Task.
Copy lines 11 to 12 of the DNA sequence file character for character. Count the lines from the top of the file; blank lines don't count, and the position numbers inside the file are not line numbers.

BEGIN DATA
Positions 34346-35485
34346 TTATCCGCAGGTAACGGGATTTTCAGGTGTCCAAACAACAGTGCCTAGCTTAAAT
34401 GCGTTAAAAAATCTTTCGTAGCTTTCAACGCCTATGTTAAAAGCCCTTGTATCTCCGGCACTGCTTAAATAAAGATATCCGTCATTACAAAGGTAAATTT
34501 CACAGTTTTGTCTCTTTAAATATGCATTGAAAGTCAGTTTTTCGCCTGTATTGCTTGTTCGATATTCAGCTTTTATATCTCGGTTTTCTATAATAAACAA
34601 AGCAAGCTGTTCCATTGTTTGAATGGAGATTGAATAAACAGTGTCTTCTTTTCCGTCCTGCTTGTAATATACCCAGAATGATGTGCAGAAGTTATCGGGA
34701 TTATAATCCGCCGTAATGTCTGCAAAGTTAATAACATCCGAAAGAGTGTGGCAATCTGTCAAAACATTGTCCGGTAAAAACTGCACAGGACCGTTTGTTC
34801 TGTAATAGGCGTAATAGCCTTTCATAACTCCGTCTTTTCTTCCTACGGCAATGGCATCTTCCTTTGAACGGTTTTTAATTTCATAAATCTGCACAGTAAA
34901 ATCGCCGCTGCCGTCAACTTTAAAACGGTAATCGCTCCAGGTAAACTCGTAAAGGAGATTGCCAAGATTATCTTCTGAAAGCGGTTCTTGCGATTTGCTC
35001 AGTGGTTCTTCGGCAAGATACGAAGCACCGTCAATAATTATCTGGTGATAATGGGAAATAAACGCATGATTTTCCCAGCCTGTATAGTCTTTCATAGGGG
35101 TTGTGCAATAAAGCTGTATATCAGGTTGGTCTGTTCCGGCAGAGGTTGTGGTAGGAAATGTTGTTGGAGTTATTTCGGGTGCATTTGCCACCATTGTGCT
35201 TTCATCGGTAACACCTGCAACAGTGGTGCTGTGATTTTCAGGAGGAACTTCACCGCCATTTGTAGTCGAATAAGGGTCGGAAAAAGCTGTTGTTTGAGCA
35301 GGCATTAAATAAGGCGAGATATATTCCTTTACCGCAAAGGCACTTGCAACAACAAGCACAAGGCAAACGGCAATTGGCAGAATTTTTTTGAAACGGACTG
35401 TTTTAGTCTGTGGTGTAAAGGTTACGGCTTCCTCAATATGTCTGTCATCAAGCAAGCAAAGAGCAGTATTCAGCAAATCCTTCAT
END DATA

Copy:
35201 TTCATCGGTAACACCTGCAACAGTGGTGCTGTGATTTTCAGGAGGAACTTCACCGCCATTTGTAGTCGAATAAGGGTCGGAAAAAGCTGTTGTTTGAGCA
35301 GGCATTAAATAAGGCGAGATATATTCCTTTACCGCAAAGGCACTTGCAACAACAAGCACAAGGCAAACGGCAATTGGCAGAATTTTTTTGAAACGGACTG